Health care assistants are responsible for many tasks, including feeding, dressing, and washing patients, taking patients' vital signs, bed making, maintaining clinical stock items, and other methods of assisting patients. Health care assistants generally work in healthcare facilities such as hospitals and elder care facilities; their environment can be fast-paced depending on the number of patients and available staff members. They generally work alongside nurses, doctors, therapists, and other health professionals, but their top responsibility is working with patients. Health care assistants may work under a practicing nurse in a training program that allows them to obtain various qualifications to become a nurse themselves.
Employers generally require at least a high school diploma or GED. However, some employers may require health assistant certification and at least a year of experience. Health care assistants may work days or nights, full time or part time. Skills that generally help health care assistants succeed include being polite, treating patients with kindness, having a flexible schedule, and having the ability to work and communicate well with others.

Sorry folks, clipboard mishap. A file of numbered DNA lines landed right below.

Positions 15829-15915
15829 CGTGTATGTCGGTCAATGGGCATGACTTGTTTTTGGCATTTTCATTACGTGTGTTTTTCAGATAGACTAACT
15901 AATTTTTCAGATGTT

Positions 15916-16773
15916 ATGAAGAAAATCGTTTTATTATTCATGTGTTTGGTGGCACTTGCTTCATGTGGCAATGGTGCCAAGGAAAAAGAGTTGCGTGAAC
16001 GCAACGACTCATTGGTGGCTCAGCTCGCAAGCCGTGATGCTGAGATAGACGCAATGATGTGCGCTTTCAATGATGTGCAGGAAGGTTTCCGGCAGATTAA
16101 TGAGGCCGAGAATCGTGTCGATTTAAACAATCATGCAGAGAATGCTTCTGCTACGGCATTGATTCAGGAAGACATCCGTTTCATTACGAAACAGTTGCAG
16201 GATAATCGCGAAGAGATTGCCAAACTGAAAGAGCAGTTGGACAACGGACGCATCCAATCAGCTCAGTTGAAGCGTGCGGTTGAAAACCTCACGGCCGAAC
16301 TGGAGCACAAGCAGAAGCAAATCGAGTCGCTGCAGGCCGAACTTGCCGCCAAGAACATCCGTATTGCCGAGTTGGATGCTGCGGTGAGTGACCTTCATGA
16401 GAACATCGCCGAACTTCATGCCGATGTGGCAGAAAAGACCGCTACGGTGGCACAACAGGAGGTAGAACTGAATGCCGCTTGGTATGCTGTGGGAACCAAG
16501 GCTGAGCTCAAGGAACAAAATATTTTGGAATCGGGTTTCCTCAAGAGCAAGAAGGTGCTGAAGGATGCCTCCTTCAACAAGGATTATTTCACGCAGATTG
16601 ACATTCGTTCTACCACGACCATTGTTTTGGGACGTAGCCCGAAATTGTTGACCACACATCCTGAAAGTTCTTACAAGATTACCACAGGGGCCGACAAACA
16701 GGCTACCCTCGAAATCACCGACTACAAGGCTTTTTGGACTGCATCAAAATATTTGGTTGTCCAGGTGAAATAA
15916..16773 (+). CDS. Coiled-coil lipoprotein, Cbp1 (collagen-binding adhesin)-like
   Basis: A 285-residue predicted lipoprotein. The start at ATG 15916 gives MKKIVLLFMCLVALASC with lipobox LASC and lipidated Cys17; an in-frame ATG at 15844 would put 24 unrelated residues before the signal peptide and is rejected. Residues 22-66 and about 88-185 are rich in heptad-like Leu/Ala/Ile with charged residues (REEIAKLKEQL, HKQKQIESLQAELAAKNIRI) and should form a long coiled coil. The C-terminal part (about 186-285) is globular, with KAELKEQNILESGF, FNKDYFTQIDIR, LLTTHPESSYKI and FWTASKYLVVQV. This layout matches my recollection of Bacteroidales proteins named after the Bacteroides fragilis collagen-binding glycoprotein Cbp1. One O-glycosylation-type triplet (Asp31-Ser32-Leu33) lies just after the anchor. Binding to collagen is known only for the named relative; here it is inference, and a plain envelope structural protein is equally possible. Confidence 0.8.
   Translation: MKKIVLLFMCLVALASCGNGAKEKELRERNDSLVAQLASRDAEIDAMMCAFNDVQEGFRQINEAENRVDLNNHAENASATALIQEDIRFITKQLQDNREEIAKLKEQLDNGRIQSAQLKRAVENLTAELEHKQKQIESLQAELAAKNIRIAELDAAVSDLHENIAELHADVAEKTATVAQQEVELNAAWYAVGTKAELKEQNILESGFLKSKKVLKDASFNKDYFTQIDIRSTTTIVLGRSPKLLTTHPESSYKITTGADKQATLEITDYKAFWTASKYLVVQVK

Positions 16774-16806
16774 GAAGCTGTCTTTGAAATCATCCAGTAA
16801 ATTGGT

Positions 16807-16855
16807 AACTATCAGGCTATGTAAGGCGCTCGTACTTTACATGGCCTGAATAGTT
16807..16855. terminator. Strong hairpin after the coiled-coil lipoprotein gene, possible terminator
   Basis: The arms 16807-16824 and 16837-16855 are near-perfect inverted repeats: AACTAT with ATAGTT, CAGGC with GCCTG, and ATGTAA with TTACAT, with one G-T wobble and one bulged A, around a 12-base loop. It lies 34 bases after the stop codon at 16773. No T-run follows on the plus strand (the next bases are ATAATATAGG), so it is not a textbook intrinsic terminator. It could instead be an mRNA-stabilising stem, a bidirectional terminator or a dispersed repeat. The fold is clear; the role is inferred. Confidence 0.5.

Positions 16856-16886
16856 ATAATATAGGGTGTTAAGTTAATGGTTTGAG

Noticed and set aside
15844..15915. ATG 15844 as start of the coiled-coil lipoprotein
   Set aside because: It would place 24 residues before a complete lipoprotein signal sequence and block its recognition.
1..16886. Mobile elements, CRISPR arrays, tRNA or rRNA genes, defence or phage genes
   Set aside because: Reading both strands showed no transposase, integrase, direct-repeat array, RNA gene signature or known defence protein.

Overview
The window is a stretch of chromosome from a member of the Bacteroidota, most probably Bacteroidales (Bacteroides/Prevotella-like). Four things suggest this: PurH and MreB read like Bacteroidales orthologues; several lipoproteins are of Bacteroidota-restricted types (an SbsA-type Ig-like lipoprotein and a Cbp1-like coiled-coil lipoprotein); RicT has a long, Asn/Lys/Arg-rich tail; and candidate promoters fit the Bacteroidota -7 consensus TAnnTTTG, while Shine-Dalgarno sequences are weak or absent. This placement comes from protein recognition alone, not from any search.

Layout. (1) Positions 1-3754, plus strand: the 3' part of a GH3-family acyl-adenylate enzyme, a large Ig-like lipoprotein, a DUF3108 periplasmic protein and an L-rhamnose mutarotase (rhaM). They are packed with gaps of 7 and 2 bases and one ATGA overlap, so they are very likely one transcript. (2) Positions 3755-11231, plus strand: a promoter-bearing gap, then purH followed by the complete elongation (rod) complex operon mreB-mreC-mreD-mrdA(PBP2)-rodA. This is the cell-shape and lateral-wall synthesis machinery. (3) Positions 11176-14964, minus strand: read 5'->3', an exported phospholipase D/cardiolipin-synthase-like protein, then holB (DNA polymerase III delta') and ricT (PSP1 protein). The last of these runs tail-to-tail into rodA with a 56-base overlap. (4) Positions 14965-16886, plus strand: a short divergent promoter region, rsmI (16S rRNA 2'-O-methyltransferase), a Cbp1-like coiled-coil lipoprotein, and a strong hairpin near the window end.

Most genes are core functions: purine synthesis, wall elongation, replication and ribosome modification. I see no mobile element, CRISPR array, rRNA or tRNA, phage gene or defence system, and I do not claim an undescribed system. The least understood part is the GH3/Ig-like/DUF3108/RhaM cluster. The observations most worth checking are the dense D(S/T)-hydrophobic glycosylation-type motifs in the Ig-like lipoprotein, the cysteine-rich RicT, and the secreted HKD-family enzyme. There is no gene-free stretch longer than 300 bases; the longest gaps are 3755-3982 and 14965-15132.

Health Care Assistant Tasks
Prepare and administer medications as directed by a physician.
Interview and record patients' medical information and measure their vital signs, weight, and height.
Collect, prepare and log blood, tissue or other laboratory specimens.
Show patients to examination rooms and prepare them for the physician.
May assist with administrative duties including scheduling appointments, maintaining medical records, billing, and coding for insurance purposes.